-In the beginning, I had a lot of people who really didn't believe that a 10-year-old could pull this off. And look at me, four years later. It's really interesting to see. Like when you're young, a lot of people might tend to undermine you, really, because you're so young. They don't think that you can do it. And so, that's really the issue with a lot of, I think, young people who want to start a business-- the fear of not being able to do it and the rejection of it. But what they don't really realize is that if you really put your heart and your mind to it, then you can do it.
-So do you believe that you might have fear yourself? Like, do you ever have times where-- maybe not other people, but you've said to yourself, self, I don't know if I can do this. You ever kind of caught yourself saying that, and then you have to tell yourself to stop it?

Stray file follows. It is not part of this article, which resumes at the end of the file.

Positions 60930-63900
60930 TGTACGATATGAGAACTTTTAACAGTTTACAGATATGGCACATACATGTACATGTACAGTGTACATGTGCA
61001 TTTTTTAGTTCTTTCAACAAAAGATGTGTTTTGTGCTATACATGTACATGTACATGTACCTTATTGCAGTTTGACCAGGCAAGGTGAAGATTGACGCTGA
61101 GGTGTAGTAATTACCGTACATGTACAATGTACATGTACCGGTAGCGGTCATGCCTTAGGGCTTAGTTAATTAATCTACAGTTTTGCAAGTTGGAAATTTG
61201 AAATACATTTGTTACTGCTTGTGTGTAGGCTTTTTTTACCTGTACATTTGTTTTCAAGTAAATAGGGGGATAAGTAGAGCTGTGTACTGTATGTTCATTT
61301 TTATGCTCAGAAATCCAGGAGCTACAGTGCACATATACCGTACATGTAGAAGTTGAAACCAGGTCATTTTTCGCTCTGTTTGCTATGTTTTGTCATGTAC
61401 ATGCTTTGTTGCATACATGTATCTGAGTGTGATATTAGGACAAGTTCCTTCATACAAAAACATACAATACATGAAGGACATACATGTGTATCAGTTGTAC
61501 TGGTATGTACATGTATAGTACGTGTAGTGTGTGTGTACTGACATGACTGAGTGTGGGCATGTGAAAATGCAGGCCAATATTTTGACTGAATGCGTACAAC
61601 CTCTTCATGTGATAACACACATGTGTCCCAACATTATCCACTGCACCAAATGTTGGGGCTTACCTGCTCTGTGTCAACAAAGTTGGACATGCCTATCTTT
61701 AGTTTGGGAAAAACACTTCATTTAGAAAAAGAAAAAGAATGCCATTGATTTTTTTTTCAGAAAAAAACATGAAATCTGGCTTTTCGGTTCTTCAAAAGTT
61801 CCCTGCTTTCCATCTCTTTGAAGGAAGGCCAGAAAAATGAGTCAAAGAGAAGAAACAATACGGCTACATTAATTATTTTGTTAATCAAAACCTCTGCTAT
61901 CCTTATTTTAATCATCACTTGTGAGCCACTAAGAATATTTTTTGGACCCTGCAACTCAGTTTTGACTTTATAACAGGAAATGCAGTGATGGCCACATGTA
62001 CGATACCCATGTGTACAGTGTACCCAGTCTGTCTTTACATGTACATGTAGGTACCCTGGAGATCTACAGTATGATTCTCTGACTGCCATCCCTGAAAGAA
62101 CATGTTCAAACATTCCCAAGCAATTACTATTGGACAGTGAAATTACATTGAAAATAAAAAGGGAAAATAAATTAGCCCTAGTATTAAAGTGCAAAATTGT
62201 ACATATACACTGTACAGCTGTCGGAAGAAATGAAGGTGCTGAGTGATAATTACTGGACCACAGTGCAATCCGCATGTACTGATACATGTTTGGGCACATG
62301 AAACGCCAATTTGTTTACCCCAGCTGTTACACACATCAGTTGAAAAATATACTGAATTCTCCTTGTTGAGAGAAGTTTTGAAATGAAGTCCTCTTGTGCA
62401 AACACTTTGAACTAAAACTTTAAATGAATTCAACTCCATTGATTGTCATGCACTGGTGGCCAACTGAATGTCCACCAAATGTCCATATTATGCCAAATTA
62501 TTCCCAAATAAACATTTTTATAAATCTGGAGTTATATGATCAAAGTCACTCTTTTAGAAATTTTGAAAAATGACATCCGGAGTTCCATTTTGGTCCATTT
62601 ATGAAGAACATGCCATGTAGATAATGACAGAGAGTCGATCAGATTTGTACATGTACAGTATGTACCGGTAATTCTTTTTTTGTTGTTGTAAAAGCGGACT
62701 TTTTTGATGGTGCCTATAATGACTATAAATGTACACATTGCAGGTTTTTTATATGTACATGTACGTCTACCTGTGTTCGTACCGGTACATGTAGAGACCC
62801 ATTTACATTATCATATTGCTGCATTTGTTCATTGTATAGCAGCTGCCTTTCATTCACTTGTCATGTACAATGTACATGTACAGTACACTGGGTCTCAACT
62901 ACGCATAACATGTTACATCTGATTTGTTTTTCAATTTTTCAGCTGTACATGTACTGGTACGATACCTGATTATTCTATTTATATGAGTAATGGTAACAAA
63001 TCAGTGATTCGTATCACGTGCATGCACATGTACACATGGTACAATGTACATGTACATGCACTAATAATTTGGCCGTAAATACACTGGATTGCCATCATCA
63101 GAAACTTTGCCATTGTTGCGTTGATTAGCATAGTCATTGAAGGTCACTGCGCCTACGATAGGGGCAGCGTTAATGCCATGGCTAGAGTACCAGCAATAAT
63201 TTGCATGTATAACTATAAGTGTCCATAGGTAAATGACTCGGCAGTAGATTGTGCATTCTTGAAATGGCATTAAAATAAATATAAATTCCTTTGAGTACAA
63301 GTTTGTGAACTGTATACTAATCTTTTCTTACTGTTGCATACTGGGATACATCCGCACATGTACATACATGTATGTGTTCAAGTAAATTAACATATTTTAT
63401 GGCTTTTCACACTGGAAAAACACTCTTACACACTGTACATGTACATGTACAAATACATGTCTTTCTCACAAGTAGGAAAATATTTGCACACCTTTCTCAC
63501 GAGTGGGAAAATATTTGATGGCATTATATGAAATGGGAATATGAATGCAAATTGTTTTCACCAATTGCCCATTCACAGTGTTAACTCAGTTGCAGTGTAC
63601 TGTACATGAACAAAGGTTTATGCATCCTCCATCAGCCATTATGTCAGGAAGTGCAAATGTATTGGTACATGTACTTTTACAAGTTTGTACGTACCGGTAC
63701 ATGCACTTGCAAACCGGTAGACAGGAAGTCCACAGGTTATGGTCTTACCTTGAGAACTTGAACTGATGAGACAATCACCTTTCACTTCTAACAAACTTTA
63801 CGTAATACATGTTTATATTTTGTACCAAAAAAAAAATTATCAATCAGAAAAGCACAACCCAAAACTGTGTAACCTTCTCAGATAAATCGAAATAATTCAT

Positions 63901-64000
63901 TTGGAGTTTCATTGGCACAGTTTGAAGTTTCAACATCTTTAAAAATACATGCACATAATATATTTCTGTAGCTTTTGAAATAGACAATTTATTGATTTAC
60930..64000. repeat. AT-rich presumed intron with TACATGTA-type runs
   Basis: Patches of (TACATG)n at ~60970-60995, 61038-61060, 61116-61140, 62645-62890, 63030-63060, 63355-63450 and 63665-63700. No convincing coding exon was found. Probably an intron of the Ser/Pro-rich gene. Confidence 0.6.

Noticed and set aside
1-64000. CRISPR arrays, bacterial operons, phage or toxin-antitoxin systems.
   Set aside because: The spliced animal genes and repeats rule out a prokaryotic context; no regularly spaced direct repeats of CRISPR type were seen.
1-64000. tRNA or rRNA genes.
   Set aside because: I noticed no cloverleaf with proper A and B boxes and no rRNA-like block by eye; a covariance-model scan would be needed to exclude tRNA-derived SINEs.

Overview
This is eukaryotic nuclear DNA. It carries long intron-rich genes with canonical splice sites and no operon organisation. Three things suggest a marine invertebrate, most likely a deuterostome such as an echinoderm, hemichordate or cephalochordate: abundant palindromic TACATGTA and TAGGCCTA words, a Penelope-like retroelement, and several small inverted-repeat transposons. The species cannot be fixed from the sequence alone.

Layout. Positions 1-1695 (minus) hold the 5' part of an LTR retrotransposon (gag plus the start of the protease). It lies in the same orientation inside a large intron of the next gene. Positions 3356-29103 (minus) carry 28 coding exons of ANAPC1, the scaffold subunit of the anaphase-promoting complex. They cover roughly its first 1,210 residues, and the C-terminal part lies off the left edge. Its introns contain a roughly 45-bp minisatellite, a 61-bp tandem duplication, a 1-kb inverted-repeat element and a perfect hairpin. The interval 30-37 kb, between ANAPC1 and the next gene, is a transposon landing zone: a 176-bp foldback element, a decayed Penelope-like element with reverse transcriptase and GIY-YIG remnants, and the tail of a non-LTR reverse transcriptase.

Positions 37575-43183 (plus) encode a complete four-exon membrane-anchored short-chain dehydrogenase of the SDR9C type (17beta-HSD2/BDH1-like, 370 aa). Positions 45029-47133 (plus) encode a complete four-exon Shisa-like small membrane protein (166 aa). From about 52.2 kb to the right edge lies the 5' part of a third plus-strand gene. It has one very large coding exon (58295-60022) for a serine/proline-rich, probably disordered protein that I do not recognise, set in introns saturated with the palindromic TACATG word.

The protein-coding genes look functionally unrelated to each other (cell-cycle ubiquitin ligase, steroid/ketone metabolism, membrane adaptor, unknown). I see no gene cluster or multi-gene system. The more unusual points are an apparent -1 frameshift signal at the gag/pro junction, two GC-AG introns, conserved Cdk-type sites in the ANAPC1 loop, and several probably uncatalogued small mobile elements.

-Yeah, when I have big opportunities, and I'm like, I can't even believe this is happening to me. And sometimes I have doubt myself. But then you'll always have to replace that doubt. Because whenever people think of the worst possible thing that could happen, that's what they've got in their mind. But once you think of something great that can happen, then you can believe. If you believe it yourself, then I think--
-I always tell our staff that fear is the opposite of faith. Like, there's faith or fear. And so you're either 100% believer in what we're doing, or you're against it. And that goes with me, too. So it's either we believe it, or we don't. I think it's exciting to hear that you've kind of trained your mind to think that way.
Now, you are obviously a 14-year-old who's turned your passion for cooking healthy meals into a business. What advice do you have for an adult who is really scared right now, they have an idea?